Completion with an extra sacrificial pass that is ground off completely means the final areas of martensite are removed by the grinding, taking any hydrogen away with them. This theoretical solution was validated by quite complex laboratory tests on repair samples.
The process is capable of repairing 10-12m of wear up to 12mm deep on in-situ rail in a 4½- hour possession. Working in Sheffield with Stagecoach Supertram Maintenance Ltd, Tata has repaired about 3,000m of rail over six years without problems. Re-repair after rail has worn again has been entirely successful and life extension of as much as seven years has been estimated. A patented weld repair process based upon this is now available from the firm.
Jay next looked at how applicable it might be to main line railways. 10,000 squats and wheel burns per year are removed from Network Rail’s tracks so there is a possible market for a more efficient repair process. Tata therefore asked whether an adaptation of the light rail repair process would be possible and beneficial, and tests have confirmed that it is.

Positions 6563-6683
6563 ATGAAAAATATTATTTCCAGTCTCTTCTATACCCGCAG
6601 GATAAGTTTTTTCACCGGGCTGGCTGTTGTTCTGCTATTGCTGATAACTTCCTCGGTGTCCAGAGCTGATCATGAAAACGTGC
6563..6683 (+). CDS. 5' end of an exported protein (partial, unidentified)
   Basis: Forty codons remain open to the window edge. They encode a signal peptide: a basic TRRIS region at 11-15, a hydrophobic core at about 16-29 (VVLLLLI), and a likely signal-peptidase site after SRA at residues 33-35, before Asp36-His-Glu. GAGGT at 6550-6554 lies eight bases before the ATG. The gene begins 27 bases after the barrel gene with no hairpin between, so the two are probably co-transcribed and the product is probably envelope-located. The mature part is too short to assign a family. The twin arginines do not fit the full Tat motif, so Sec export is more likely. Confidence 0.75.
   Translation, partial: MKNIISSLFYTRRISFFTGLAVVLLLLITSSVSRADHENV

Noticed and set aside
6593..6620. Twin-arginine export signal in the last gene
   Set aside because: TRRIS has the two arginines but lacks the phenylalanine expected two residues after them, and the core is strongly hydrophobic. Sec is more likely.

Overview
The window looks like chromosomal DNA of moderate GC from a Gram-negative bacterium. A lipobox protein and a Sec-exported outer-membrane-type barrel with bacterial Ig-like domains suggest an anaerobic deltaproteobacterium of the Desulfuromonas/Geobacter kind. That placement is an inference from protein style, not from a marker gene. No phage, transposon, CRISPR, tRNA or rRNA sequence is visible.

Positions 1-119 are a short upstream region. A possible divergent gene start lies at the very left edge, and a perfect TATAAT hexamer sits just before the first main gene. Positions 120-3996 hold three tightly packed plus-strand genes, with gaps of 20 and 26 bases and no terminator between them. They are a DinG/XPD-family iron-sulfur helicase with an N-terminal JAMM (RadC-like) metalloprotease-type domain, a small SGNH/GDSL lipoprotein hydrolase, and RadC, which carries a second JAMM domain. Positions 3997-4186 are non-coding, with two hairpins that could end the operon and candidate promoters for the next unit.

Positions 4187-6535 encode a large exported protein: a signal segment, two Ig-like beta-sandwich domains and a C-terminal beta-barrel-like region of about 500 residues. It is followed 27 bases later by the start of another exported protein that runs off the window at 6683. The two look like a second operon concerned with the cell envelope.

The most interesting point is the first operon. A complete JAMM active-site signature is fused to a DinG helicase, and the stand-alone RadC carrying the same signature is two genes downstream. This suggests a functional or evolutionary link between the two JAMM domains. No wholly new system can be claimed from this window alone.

A machine has been developed to carry out such repairs through a largely automated process, employing two interchangeable heads. One carries a milling machine to remove a defect; the second is a welding head which performs the repair.
The milling head is returned to use later, to machine away the sacrificial final weld deposit. Manual intervention is required at only two stages: a pin gun must be used to clear away the slag after each welding pass and the rail profile has to be restored by manual grinding after final milling. Track trials of Tata’s Discrete Defect Repair Process are required to prove the process times but Jay suggested that a repair 100x72x10mm could be completed in an hour.
Stress and weld
A second account of current mobile FBW developments was presented by Jurg Wahrenberger of Schlatter Industries AG. He provided a brief summary of four welders – the static GAAS60 (for joining plain rail) and GAA100 (for S&C), and the mobile AMS60 and AMS100.